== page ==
Example of using Probate Referees

USE OF CALIFORNIA PROBATE REFEREES IN THE NON-PROBATE TRANSFERS OF REAL PROPERTY There are two different procedures available for smaller estates whereby title to real property can be changed into the names of the heirs without going through a formal court probate. For estates where the total value of the assets is $50,000.00 or less, an “Affidavit re Real Property of Small Value” may be used. A certified copy of the decedent’s death certificate is attached to the affidavit, along with an “Inventory and Appraisal” to establish that the property is worth less than $50,000.00. The affidavit is then filed with the Probate Clerk’s office (3 rd Floor of the B.F. Sisk Courthouse, Room 300). The filing fee is $30.00. The clerk files the original and provides one certified copy back, which can then be recorded with the Fresno County Recorder’s Office. This will change the title to the property into the heirs’ names. For estates worth more than $50,000.00, but less than $150,000.00, the property can be transferred via a court petition called a “Petition to Determine Succession to Real Property”. Again, an “Inventory and Appraisal” must be attached to the petition (as “Exhibit 8”) to prove that the estate is under $150.000.00. The petition is then filed with the Probate Clerk’s office (filing fee: $435.00), who then sets the matter for hearing. Notice of the hearing must be sent to certain individuals, and a court order prepared and submitted to the court. Please consult with an attorney for further assistance with these documents, if needed. The Probate Referee’s office is not allowed to offer any legal advice in these matters. The Inventory and Appraisal form for these two procedures should be prepared and submitted to either one of the following two Fresno County Probate Referees: Steven D. Diebert California Probate Referee 2037 W. Bullard, PMB #349 Fresno, CA 93711-1200 PH: (559) 431-7486 Rick P. Smith California Probate Referee 7638 N. Ingram, Ste. 201 Fresno, CA 93711 PH: (559) 435-6005 Neither office makes appointments to meet with people to help them fill out forms. If you feel you need assistance with completing the forms or need further legal advice, then you must consult with an attorney.

The front page of the inventory from MUST include the decedent’s name and date of death in the appropriate boxes. Attachment 1 should include a list of all cash assets, such as bank accounts, with the values typed in. Attachment 2 should list all of the non-cash assets, and the values should be left blank so that the Probate Referee can appraise them. Real property must be described in a manner similar to this example:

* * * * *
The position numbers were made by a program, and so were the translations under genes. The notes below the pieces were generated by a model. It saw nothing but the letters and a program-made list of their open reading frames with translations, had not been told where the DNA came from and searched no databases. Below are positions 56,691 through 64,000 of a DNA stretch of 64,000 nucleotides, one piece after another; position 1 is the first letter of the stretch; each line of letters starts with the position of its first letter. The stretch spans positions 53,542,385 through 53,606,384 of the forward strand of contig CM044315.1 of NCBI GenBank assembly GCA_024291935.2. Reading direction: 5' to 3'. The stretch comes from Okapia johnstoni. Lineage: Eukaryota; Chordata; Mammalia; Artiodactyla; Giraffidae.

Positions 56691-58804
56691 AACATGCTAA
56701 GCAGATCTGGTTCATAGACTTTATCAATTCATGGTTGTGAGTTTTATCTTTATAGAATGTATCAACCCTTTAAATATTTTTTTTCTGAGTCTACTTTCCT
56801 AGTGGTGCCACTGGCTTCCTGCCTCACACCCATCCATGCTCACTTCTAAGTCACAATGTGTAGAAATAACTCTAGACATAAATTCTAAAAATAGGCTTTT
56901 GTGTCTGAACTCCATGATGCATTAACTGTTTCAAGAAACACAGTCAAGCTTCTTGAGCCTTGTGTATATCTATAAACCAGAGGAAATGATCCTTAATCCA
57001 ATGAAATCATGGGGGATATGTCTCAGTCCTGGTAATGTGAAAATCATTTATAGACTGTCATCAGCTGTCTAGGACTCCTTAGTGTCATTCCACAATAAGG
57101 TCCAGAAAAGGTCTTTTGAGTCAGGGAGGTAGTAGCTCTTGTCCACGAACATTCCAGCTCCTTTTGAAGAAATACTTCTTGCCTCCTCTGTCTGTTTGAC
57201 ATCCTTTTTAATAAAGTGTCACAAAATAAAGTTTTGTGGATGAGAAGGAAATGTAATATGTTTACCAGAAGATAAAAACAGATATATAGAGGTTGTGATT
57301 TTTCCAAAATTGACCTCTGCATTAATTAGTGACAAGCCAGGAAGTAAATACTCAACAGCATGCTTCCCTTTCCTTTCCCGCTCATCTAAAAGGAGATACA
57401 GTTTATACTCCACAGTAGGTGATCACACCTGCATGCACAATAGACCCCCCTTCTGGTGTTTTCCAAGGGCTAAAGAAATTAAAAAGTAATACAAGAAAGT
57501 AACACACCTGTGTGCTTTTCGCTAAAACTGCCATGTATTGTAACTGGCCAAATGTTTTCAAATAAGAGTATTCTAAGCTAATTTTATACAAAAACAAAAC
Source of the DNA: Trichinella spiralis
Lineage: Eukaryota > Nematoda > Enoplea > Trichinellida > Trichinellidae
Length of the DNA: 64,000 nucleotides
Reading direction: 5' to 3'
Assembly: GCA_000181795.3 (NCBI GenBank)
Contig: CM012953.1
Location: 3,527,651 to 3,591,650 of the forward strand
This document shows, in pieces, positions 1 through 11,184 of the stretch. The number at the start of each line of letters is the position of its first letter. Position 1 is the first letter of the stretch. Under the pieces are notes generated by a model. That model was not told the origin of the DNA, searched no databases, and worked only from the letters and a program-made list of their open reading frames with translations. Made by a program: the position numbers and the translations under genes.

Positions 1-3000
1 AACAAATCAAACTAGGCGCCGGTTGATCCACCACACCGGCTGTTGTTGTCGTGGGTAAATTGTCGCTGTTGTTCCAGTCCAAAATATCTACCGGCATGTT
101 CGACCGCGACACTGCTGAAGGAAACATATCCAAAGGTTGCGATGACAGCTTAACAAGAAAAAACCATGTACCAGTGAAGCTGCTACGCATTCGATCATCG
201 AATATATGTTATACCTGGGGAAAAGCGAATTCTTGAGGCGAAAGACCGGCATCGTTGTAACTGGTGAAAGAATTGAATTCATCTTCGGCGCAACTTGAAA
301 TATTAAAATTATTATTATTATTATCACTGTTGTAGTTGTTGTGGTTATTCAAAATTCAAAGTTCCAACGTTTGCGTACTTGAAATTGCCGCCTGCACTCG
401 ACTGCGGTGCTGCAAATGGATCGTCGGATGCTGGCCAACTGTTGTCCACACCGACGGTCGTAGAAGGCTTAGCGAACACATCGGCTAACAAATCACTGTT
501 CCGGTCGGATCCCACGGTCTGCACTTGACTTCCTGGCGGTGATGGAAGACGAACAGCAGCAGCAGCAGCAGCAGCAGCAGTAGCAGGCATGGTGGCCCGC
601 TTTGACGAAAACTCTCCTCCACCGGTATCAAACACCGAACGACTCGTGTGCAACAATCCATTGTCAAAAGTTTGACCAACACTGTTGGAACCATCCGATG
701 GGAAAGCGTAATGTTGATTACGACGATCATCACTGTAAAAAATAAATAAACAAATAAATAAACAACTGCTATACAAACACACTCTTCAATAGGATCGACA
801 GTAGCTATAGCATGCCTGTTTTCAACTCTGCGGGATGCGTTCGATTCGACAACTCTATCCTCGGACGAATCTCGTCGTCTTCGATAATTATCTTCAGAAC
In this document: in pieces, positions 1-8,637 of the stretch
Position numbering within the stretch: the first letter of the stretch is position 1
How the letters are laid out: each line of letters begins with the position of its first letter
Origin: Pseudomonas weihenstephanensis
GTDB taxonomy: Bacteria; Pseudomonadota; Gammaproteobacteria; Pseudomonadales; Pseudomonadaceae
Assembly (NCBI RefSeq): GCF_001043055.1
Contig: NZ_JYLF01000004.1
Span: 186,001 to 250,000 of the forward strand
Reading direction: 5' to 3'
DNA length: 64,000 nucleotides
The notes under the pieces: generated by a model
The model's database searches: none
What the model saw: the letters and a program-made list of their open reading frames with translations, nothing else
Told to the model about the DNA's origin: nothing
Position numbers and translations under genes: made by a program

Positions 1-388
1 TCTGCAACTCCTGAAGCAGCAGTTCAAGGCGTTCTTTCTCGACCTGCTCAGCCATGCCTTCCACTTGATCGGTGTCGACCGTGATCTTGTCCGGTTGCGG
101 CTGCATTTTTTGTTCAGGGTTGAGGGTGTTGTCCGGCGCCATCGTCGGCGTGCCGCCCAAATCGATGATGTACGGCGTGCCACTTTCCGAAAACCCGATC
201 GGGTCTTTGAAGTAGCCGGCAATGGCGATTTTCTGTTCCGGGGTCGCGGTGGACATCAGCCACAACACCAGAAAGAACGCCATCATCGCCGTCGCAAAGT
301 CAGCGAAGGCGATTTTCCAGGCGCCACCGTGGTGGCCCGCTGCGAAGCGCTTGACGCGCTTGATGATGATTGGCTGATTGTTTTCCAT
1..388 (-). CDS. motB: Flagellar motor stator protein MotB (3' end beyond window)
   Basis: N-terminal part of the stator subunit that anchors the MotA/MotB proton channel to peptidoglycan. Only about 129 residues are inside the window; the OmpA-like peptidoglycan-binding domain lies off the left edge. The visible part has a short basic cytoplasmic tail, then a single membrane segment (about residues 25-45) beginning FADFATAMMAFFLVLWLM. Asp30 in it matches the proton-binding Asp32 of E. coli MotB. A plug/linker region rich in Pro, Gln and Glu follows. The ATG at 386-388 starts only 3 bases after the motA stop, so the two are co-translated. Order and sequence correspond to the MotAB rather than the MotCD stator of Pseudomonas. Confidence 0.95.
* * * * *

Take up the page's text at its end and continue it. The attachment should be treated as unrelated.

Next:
100% interest in real property located at 2222 W. Main Street, Fresno, California, and described as: Lots 4 and 5 in Block 6, Main Street Subdivision, in the County of Fresno, State of California, according to the map filed on Book 3, Page 7 of Records, Fresno County Records. APN: (“Assessor’s Parcel Number”)

The legal description can be found in the deed by which the decedent acquired title to the real property. If you cannot locate the deed, a local title company’s customer service department will usually provide one for free. An original and two copies of the inventory should be mailed to one of the Probate Referees. The Referee will then research the property and drive by the property to take a look at the outside of it. They do not normally go inside the property, and so no one needs to be present when they are doing the appraisal. Most inventories are returned within a week to ten days after they have been submitted to the referee. The inventory will be returned with a statement for the referee’s appraisal. The charge is 1/10th of 1% of the non-cash assets, with a statutory minimum of $75.00. In other words, if the value of the property is $80,000, the fee will be $80.00. But if the value is $60,000.00, then the statutory minimum of $75.00 will be charged. There is also a small fee charged for mapping, travel and photos. Once the inventory is returned to you, it should be attached to either the Affidavit re Real Property of Small Value or the Petition to Determine Succession to Real Property, and then your affidavit or petition is ready to be filed by you with the court. If you feel that you are unable to complete these forms yourself, it is suggested that you consider retaining the services of a probate attorney or paralegal to assist you. Our office is prohibited by law from giving you any legal advice.